Intrigued by this, the Independent looked at some articles which Gove wrote for The Times during his time as a journalist and found that, despite his disapproval of starting sentences with however, Gove doesn’t strictly follow his own rule.(Or should I say does not?)
What is interesting, however, are not just his 10 golden rules, but also the reactions towards these rules, such as a source in Whitehall quoted in the article states: “It does feel like the sort of thing someone would do when they have too much time on their hands.” What do you think about his 10 golden rules? Are they the product of a man with too much time on his hands?
The sixth installment in the Bridging the Unbridgeable series of interactive features was published in the June 2015 issue of the English Today journal. In this feature, we ask readers to contribute to investigating the issue of the non-literal, intensifier use of literally, one of the most common pet usage peeves nowadays.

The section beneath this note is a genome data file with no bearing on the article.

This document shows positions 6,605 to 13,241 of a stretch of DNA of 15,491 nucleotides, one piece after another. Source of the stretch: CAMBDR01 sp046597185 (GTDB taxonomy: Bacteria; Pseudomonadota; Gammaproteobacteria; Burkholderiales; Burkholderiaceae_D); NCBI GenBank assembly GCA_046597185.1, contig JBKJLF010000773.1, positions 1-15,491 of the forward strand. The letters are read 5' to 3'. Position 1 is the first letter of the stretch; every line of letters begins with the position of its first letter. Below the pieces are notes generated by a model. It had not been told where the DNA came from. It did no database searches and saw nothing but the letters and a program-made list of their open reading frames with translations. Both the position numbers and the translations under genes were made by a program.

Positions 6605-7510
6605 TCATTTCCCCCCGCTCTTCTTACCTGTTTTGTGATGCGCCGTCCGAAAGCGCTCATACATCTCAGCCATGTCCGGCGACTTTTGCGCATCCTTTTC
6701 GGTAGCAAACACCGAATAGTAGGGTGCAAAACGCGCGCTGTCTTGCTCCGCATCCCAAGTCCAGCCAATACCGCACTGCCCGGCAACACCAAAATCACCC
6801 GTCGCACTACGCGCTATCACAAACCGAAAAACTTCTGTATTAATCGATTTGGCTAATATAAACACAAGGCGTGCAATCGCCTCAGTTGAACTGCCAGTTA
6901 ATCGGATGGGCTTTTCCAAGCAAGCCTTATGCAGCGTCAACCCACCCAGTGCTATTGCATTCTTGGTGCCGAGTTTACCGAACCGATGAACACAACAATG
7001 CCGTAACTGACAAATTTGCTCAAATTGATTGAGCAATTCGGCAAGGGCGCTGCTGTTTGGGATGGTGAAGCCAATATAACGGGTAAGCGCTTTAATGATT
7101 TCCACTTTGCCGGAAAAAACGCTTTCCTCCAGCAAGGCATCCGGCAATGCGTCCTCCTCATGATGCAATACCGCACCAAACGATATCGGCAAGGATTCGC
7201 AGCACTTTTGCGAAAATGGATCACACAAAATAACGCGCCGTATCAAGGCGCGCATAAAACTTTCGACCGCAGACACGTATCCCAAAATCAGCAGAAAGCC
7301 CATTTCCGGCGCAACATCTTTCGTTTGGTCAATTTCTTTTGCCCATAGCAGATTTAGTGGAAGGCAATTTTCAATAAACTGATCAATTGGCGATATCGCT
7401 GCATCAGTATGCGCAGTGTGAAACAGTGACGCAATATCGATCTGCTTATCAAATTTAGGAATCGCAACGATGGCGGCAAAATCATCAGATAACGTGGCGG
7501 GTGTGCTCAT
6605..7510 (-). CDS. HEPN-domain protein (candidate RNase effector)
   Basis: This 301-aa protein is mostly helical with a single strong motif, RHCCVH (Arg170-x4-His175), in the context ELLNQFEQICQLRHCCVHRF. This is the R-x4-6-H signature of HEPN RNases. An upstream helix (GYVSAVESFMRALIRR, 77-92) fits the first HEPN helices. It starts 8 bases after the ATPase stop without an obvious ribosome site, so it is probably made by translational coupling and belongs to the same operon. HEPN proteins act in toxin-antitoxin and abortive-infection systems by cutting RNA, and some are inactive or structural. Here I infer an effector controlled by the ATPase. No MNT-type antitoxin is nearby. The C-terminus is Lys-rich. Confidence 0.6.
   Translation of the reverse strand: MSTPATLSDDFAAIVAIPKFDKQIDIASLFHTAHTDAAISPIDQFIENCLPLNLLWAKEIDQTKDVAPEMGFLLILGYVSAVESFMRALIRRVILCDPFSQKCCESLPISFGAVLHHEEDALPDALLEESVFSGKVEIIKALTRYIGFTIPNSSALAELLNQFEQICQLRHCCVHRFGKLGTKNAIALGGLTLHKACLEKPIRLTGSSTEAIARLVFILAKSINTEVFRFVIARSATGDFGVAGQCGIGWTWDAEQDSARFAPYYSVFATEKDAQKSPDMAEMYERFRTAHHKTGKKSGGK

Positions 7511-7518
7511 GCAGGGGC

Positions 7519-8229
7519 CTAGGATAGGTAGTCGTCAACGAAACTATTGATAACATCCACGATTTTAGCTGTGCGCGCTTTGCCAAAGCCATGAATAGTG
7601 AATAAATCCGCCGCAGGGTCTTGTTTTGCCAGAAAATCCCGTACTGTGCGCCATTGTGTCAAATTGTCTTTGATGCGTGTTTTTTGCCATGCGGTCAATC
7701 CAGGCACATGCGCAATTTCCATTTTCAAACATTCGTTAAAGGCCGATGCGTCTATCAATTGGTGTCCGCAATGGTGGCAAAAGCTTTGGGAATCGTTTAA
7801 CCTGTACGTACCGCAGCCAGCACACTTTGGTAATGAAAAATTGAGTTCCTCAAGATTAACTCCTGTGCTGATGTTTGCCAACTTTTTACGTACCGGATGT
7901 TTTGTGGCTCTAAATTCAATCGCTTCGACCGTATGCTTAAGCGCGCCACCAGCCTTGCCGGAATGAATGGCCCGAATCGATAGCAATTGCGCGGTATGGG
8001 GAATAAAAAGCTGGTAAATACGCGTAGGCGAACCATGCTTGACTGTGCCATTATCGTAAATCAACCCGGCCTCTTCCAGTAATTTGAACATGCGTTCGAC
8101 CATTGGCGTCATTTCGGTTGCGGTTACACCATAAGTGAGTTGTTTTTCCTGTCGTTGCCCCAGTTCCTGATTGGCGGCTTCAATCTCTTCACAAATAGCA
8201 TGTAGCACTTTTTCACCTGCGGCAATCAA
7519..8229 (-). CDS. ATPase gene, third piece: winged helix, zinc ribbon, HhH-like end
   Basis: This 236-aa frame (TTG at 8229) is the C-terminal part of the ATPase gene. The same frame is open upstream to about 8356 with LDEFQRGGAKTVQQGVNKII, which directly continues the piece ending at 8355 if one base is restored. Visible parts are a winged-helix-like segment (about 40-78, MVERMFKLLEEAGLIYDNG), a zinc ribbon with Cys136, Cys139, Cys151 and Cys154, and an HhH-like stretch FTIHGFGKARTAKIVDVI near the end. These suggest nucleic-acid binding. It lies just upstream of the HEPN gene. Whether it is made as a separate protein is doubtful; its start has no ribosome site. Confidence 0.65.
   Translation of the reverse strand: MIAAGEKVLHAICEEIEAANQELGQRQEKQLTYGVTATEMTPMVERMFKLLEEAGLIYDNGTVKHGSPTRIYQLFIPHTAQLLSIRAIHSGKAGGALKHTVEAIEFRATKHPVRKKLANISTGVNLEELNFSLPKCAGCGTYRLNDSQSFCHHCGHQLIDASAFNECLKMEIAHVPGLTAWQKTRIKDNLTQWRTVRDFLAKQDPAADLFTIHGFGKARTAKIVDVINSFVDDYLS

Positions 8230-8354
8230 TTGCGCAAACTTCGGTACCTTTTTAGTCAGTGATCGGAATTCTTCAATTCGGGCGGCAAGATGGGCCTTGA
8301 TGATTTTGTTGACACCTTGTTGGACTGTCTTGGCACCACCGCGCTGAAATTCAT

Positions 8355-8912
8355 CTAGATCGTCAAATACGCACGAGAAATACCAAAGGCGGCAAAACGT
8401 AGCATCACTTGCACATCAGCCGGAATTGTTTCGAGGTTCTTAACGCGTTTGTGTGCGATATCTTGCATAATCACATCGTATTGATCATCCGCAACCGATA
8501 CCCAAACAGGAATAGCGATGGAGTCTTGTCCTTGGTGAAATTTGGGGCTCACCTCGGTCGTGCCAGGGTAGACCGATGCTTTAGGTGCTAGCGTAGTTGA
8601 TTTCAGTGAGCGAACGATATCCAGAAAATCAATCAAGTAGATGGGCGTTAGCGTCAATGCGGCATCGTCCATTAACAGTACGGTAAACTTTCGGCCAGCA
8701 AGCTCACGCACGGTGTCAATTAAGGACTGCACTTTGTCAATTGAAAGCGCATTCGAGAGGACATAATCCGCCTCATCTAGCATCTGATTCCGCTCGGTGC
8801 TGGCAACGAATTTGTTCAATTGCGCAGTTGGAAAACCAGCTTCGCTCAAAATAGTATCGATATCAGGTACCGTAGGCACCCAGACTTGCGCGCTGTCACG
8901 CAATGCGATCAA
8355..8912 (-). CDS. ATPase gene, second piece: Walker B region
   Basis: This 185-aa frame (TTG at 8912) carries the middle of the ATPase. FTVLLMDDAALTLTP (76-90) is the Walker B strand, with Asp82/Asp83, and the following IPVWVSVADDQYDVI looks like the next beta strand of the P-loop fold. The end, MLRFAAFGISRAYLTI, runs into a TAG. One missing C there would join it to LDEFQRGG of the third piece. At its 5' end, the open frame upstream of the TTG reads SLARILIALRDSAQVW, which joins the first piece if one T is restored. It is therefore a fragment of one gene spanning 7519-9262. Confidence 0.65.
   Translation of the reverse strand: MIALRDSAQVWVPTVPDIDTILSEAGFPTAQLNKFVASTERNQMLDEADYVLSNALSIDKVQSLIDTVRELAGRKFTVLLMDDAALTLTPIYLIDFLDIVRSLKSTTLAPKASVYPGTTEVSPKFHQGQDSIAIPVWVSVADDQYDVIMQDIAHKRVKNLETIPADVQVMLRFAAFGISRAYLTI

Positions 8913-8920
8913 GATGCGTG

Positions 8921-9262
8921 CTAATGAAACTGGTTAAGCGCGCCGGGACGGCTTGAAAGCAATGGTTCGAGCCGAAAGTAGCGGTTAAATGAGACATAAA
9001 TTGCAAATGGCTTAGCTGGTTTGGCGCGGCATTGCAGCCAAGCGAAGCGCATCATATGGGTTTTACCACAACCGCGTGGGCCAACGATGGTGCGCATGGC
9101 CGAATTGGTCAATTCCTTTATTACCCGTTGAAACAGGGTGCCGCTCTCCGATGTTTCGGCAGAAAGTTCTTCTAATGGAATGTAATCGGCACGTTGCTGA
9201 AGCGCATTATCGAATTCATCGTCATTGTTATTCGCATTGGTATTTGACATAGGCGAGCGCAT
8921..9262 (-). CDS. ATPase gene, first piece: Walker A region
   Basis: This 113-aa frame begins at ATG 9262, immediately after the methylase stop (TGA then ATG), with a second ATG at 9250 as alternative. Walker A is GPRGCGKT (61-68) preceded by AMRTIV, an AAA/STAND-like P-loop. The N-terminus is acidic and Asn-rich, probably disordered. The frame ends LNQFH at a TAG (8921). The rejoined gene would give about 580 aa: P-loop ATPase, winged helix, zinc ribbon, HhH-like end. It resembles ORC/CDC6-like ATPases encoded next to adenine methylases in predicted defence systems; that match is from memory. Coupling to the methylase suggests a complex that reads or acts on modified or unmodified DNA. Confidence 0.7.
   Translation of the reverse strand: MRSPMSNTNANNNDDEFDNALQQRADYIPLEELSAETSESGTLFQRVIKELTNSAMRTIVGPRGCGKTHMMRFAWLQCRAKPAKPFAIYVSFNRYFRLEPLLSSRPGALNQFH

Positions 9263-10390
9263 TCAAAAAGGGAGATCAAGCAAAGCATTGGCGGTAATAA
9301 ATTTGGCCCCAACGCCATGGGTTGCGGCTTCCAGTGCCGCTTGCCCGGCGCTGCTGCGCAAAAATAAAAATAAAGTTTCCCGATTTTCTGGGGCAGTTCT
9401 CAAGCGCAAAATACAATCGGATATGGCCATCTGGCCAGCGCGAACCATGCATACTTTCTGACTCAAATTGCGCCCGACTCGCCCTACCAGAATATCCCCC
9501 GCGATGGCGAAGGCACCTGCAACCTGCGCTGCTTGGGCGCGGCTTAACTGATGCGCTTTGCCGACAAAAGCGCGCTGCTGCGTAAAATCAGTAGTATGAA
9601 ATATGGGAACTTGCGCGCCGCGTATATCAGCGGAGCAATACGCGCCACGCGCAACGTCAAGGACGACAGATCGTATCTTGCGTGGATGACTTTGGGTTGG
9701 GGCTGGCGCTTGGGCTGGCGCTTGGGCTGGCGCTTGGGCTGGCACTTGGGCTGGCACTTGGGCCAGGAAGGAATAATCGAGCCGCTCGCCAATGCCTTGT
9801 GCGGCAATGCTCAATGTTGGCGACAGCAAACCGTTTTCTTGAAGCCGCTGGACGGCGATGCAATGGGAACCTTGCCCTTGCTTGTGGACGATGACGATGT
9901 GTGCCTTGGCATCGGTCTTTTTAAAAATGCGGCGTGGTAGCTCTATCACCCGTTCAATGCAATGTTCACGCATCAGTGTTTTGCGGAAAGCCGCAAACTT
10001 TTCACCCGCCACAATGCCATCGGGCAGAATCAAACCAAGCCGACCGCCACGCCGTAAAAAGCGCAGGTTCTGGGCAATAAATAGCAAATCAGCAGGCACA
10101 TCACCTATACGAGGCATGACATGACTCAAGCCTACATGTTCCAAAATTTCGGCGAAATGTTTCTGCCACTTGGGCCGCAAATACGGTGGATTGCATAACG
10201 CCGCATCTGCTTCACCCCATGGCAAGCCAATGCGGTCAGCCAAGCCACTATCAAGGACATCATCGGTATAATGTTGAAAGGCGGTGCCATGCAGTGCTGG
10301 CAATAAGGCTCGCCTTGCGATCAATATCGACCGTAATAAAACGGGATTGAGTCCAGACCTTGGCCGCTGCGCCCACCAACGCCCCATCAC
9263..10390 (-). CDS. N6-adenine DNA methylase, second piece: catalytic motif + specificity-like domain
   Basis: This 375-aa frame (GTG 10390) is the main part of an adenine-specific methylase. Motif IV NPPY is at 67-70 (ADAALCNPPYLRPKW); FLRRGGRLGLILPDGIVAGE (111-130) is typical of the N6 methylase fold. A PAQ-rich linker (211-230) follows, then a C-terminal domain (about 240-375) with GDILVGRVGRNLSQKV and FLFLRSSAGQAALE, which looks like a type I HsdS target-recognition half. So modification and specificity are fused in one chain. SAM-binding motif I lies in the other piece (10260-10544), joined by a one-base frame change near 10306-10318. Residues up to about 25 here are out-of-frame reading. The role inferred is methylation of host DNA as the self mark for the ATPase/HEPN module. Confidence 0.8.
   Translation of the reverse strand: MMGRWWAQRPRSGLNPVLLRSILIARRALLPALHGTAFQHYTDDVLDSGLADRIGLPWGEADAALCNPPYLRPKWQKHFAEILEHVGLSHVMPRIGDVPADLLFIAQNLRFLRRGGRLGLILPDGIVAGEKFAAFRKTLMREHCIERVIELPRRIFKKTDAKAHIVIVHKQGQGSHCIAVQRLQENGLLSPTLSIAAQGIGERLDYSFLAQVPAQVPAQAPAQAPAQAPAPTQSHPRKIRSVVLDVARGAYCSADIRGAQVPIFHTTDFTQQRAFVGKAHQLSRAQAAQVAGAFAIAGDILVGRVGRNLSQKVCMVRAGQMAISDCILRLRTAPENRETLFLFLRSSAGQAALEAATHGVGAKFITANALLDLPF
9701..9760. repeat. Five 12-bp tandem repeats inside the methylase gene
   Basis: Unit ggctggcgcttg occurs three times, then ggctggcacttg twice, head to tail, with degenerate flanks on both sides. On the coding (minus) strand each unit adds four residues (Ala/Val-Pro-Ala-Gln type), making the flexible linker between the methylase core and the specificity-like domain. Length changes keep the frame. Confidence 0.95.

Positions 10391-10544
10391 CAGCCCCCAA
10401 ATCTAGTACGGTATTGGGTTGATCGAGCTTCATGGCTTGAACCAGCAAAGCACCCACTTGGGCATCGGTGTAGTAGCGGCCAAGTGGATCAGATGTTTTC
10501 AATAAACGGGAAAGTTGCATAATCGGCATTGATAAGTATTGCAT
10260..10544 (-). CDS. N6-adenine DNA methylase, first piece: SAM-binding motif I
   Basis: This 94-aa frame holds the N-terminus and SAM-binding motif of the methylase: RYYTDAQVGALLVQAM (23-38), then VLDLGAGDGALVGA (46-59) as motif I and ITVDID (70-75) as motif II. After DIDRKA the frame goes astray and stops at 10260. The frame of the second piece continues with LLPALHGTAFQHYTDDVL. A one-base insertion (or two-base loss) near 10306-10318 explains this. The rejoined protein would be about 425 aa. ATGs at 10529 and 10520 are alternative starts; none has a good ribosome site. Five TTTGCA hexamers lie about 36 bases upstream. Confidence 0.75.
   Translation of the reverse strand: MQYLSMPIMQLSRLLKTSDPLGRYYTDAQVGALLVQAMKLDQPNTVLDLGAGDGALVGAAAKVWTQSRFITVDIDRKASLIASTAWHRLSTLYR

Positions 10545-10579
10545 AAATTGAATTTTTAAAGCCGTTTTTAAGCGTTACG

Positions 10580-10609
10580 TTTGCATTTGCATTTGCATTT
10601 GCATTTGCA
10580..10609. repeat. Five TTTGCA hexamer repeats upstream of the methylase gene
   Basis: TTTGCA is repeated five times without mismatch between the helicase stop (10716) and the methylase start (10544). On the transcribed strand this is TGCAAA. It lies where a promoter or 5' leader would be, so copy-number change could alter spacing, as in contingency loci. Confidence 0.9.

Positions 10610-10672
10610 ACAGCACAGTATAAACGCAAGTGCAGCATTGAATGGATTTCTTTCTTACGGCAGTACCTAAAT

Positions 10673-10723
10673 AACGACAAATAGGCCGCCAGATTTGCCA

Examples such as I’ll literally turn your world upside down, where literally is used to emphasise a metaphorical or hyperbolic expression are seen as problematic by many, and are the subject of numerous articles, memes, and running jokes in popular sitcoms, such as Archer and Parks and Recreation.
Despite proscriptions against its use, the intensifier literally is becoming more and more common and it is increasingly difficult to dismiss the occurrence of such instances merely as language abuse. An important factor in this process of language change, as noted by Claridge, may be the affective component in the intensifier use of literally.
Once we go beyond the proscriptive comments on literally, and focus on the language change aspects of this use, a host of other questions gain relevance, not only because literally is an interesting case semantically, but also because it is prescriptively targeted. Have attitudes to this usage changed under the influence of its increased use? Do speakers associate this usage with particular styles of speech or groups of people? To investigate these and related questions further, I created a short survey included in the English Today feature. Make sure to read the text, available both through the English Today website and on our blog), and let us have your thoughts on the subject!